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North Marion’s Olivia Toland pulls up for a jumper in front of Spring Mills’ Taylor McIntyre during a game last season at North Marion High.

RACHEL — The last time North Marion High’s girls’ basketball team was together as an entire unit, the Lady Huskies sat on the sidelines as they watched a chance at the program’s fifth-ever state championship spoiled due to the COVID-10 pandemic.

North Marion was the top seed in the Class AA state tournament and had already nabbed a spot in the state semifinals after surviving No. 8 seed Bridgeport in a quarterfinal overtime nail-biter when the season was ultimately canceled, leaving the Huskies to ponder what could’ve been.

The start of the WVSSAC’s three-phase summer plan on June 8 to gradually bring back prep sports, however, marked a new beginning for prep programs across the state, including the Lady Huskies, who returned to the workout grind on June 9. On Thursday, NMHS girls’ basketball wrapped up Phase I of the WVSSAC’s phase-in plan, which limits teams to only conditioning, agility and strength training in only 10-person pods.

Throughout the two-weeks of Phase I, NMHS coach Mike Parrish said the team had 20-plus players regularly attending workouts, which ran for one hour, three days a week. The Lady Huskies had two pods over the two-week period, with Parrish overseeing the team’s varsity pod from 9-10 a.m. and second-year assistant coach Paige Tuttle leading the junior varsity pod from 11 a.m. to noon.

Several other NMHS basketball players who also play volleyball were participating in similar workouts in the volleyball pod from 10-11 a.m. under volleyball head coach and girls’ basketball assistant coach Dean Brown.

“I think they were just glad at the beginning to get back together with each other and get to talk and hangout some,” said Parrish, who’ll enter his 18th season as the Lady Huskies’ coach next winter. “I’m sure they don’t like the running part, but they like just being with each other, getting back at it and seeing light at the end of the tunnel where hopefully we can get some basketball stuff going during the three-week period in July.”

The three-week period, which is slated to begin in Marion County on July 6 and will run through the 25th, is the third phase of the WVSSAC’s plan, whereas Phases I and II, have been all about agility drills and cardio work for the Huskies, according to Parrish.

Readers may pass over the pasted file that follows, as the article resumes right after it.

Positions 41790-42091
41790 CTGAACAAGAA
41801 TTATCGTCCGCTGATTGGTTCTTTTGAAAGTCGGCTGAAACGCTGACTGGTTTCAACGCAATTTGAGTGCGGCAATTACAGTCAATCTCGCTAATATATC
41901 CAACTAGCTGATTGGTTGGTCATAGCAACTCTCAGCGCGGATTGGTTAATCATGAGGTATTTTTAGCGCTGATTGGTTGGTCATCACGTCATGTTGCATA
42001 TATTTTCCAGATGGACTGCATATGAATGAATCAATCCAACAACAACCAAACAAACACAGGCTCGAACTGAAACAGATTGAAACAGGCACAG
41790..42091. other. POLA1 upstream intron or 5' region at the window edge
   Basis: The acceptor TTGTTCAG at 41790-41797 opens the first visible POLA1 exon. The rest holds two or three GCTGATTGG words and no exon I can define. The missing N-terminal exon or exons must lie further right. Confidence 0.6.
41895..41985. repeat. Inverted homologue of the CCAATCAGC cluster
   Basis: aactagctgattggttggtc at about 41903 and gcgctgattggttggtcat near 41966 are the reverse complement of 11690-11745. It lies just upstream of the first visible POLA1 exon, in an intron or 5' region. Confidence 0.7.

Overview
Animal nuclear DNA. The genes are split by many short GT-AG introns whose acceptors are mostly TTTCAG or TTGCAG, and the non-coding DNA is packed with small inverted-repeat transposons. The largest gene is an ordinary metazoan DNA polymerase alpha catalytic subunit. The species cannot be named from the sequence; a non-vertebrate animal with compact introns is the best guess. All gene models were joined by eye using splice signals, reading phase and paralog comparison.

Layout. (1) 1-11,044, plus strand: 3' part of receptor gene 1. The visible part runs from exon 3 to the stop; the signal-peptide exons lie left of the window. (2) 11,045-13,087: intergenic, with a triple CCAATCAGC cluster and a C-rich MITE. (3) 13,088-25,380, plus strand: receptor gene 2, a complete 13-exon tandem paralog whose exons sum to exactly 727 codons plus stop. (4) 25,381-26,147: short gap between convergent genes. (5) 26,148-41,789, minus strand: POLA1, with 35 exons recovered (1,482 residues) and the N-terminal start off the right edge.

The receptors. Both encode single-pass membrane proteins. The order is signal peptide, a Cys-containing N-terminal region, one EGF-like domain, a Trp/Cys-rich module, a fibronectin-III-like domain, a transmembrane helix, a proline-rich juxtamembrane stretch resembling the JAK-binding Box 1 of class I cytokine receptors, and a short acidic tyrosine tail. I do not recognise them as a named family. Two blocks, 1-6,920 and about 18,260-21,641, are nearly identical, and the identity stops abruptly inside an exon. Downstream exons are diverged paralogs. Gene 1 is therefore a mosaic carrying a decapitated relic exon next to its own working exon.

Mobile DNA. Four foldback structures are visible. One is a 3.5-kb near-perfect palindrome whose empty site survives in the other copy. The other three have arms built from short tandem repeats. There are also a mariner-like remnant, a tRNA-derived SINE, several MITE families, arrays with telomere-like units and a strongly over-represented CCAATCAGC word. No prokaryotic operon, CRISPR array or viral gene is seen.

They’ve done various jumping exercises — from stair jumps to line hops — they’ve mixed in some hill work, and have hit up the school track for sprints and longer jogs. Parrish has also recommended his players do push-ups, sit-ups and body weight exercises at home.

“Whatever we can pinch in there in that hour time frame,” said Parrish.

Not much will change for the Lady Huskies, according to Parrish, as they enter Phase II of the WVSSAC’s plan next week. The biggest differences from Phase I to Phase II is it permits the use of indoor school facilities and allows for two-hour workout sessions as opposed to one hour, but Parrish said the team’s workouts will remain consistent with Phase I for the most part.

“Normally this time of year we’re in the three-week period for basketball and we’ll play about 25-30 games, so this has been different,” said Parrish, whose Huskies are projected to return four out of their five starters from last season in seniors Karlie Denham and Kiley Brown, junior Katlyn Carson and sophomore Olivia Toland.

“Normally when we do conditioning, we lift for a half hour or so and then go out and do running, but since we haven’t been allowed inside for now, we’re just doing everything outside and getting the cardiovascular part in. I think right now that’s the biggest part for them is getting them back in some kind of cardio shape because of the way we play.”

The majority of the participating players — about three quarters — came into workouts already in pretty good shape, Parrish said, as they’ve been working on their own. Ideally, that goes for actual basketball skills as well, Parrish said, although he’s expecting a bit of rust when and if the three-week period arrives.

“I always tell my kids, ‘You have to get out and do things on your own because you’re not always going to have someone who’s going to open up a gym for you and let you come in and do stuff,’ and then there are times like this where you can’t even get in the gym,” Parrish said. “So they just need to do what they can on their own. You can do things with a basketball without even having a basket, so there are general things like that they can work on on their own so we’ll be ready to go when it’s time.”

North Marion will enter next season on the heels of a 25-1 season and the majority of its core rotation projected to be back, with Class AA all-state first team guard Taylor Buonamici being the most notable graduation loss. Denham, as an all-state second team pick and Carson as an all-state third team selection, will lead the way.

Email Bradley Heltzel at bheltzel@timeswv.com or follow him on Twitter @bradheltzTWV.

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